Connecticut Humane Society Heads To Houston To Care For Pets Displaced By Harvey

A four-person team from the Connecticut Humane Society is flying to Houston for 10 days to assist pets displaced by Hurricane Harvey's devastation.

"Everyone is going to be pitching in wherever they're needed whether that's feedings or walking or spending time with the cats," Susan Wollschlager, marketing and communications manager for the Connecticut Humane Societysaid. "They're also going to be relieving some of the staff members in Texas who need to tend to their personal lives or need a break."

The humane society team joins a growing number of nonprofit and business groups that are in Texas in response to the storm.

When Hurricane Katrina hit New Orleans in 2005, evacuees were told to leave their pets behind because there wouldn't be room for them in the evacuation centers. Many people abandoned their animals, while others refused evacuation to wait out the storm with their animal companions.

The following year, Congress passed a bipartisan bill to require Federal Emergency Management Agency officials to include pets and service animals in their disaster relief plans and as Texas recovers from Harvey, volunteers across the country are heading to the affected areas to lend a hand.

When they get there, volunteers like those from the Connecticut Humane Society are lending their skills to the makeshift veterinary clinics and animal shelters that have sprung up in the wake of the storm to house the animals displaced by the rising floodwater.

At the Connecticut Humane Society, a manager, two animal care employees and a veterinary tech are among those heading to Houston. They expected to go later in the month, but left Newington at dawn on Sunday.

"At first we were originally supposed to be going on Sept. 12 in the third or fourth wave of groups, but they moved us up. We didn't have a lot of time," Wollschlager said. "We were taking it day-by-day so we had to be flexible and we told staff members who were interested to be ready to go."

When the call came in on Saturday that the employees were scheduled to leave on a 7:30 a.m. flight from Hartford, the humane society sprang into action.

"We are so lucky to have staff members who were ready to drop everything and go out there," Wollschlager said. "And we know we might need to send another team in the future because recovery from these events is going to take a while."

In addition to sending a team to assist, Wollschlager said the Connecticut Humane Society is preparing to welcome 20 dogs to the Newington facility. Wollschlager said the dogs were expected to arrive Monday or Tuesday depending on traffic conditions over Labor Day weekend.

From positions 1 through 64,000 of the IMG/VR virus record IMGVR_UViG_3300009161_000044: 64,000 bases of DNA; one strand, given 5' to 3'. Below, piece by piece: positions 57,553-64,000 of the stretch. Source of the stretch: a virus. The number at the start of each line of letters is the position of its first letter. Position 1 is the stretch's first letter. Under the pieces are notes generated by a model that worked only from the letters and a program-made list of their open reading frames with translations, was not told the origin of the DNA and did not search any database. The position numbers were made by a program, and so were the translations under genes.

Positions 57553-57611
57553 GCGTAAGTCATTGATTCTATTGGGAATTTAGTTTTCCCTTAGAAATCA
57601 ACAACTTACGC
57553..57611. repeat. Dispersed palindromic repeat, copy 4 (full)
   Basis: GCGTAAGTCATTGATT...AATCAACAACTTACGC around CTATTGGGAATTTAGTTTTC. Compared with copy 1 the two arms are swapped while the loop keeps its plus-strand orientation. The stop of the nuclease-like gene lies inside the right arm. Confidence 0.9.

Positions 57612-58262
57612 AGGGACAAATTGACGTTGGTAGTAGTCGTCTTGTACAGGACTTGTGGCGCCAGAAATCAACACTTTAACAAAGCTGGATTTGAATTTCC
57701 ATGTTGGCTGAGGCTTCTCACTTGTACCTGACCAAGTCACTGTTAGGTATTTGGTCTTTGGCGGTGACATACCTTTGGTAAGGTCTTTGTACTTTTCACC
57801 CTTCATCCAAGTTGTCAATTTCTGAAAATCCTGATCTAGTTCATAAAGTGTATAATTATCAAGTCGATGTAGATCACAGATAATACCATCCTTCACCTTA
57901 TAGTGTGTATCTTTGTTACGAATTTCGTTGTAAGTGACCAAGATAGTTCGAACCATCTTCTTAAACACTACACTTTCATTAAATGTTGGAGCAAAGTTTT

"We'll know about two hours before they arrive," she said. "We're taking them in because we have the space."

When the dogs arrive, Wollschlager said they will be treated for any chronic conditions or injuries they may have. They will eventually be available for adoption, but only once they have adjusted to their new surroundings.

"It is something we've done before and we've got kennels set up and our medical team is ready. The dogs will come in and get a once-over from the vet," she said. "They will be adopted out but it might not be soon because they'll need time to adjust."

Harvey has initiated a mass shuffling of thousands of shelter animals. Shelters are making room so that rescued pets can stay in their hometowns, increasing the chances that they will be reunited with their owners, who are displaced themselves, said Kenny Lamberti, vice president of the companion animals department of the Humane Society of the United States.

Animal rescuers, he said, are acting on the lessons learned during Hurricane Katrina, when abandoned animals were turned away from shelters that became too full and were not allowed in many human evacuation centers. Back then, volunteers from other states, though well-intentioned, took stranded pets with them to their home clinics, making it difficult for owners to find them, said Lamberti.

"The priority is keeping the rescued pets with their families," Lamberti said.

To support the affected animals, the Connecticut Humane Society is running a fundraiser at

Other Connecticut-based organizations including the American Red Cross, Save the Children, Americares, the Connecticut National Guard and the Beacon Falls Fire Department have also made the trip to Houston to help.

A Los Angeles Times report is included in this story.

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